I enjoyed reading the book and the movie; it's been years since I read the book, and as I recall it wasn't really an easy read; O'Brian tried to mimic a lot of the terms and speech by sailors of the day, and I some understanding got lost. Back in the day a stern chase became known as an almost helpless effort if you were chasing a similar ship, unless the chased vessel had a more fouled bottom or a fluky wind becalmed them. They certainly would have used a full sail plan to chase down another vessel, but when they got withing 'bow chaser range' they would reduce sail to the battle rig which varied somewhat with wind conditions. Remember, especially back then maneuverability in battle was a plus, and square rigged ships aren't very maneuverable under even good conditions. They weren't lobbing shells from ten plus miles away, and a full sail plan required too many men aloft for changes and took too long. Take a close look at the rig on the Constitution and you will notice that there is very little support of the masts from forestays. As a result they seldom tacked across a strong wind for fear of losing a mast--not a good think to have happen in battle; they had to jibe around. That was a big advantage to the Privateers in the War of 1812 because many of them were fast fore-and aft sloop or schooner rigs that only flew a square fore topsail when running on a broad reach or downwind.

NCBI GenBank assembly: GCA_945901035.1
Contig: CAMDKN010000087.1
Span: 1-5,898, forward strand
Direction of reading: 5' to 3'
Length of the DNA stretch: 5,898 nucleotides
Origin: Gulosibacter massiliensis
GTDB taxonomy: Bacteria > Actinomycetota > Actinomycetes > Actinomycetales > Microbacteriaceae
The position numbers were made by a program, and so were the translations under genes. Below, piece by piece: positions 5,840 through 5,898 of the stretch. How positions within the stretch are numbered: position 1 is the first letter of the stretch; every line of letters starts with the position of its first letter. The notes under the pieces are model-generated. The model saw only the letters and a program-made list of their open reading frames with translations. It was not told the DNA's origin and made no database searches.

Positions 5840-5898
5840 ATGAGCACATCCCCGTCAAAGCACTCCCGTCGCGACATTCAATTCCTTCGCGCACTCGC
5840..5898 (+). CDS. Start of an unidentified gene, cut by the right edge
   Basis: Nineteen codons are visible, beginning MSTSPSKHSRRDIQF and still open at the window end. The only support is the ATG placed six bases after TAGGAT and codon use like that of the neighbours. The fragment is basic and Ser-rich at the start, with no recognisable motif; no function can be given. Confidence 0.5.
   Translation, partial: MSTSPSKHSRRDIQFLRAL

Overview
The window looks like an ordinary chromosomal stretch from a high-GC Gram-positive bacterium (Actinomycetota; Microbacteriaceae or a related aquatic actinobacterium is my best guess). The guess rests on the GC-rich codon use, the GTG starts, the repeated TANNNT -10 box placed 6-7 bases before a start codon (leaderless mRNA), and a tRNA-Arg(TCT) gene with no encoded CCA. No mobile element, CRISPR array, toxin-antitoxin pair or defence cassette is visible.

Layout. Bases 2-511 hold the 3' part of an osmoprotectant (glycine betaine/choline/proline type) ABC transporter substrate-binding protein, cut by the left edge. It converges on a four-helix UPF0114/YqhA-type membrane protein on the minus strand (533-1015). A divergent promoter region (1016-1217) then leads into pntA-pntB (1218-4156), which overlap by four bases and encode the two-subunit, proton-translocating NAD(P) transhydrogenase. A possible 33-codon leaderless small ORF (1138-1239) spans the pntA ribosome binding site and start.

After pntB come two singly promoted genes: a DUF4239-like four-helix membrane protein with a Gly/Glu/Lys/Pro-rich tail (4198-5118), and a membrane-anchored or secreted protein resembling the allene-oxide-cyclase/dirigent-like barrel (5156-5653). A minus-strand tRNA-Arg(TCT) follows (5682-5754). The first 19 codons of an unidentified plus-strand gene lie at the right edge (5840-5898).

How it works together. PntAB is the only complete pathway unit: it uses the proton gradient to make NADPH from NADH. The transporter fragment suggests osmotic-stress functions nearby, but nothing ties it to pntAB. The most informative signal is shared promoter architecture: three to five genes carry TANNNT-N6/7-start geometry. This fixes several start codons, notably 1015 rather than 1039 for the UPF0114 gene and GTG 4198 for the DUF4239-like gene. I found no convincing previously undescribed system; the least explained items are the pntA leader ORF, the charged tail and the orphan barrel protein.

10. I too enjoy planking the hull, but I haven't stirred up enough nerve to try a Lapstrake ("clinker built"--old NJ term). Tying the ratlines is probably my least favorite part--too monotonous, but once they are finished, I enjoy seeing them done and hearing people ask "did you really tie all those knots?" . A now deceased friend and ship modeler also did a Bluenose years age, and I commented to him how neat his ratlines were. He told me to use very light gauge copper wire and just take one wrap around the middle stays, and ay the outside stays just make a tight 180 degree turn then cut the wire with just enough extra length to make a tight pinch on the stay--neat, fast and not nearly as frustrating.
  11. Elder Jim

    Great Video

    Interesting video to watch, but those who have an interest in the ships in period will notice several problems with it's accuracy. Master and Commander was a great movie, but they didn't worry themselves with historical realityy. The ship they used was the HMS Surprise but reworked for the film, and neither ship would be have that much canvas up in a battle, it's just too much to work. Typically they would shorten sail to what was called a battle rig--usually about five lower sails total, including a couple of staysails, the spanker and perhaps two lower lower top square sails. The top masts would also be taken down to (hopefully) save them for damage, and the risk to the crew on deck from falling spars. This is a Navy photo of the USS Constitution in "battle rig" when she sailed off Marblehead, MA on July 21, 1997, but the top masts have not been lowered; she wasn't in danger of any incoming shot. We were one of those sailboats off her starboard side; there were literally thousands of smaller boats out watching her that day--the first time she had sailed under her own power, with no assist lines from a tug, in 100 years.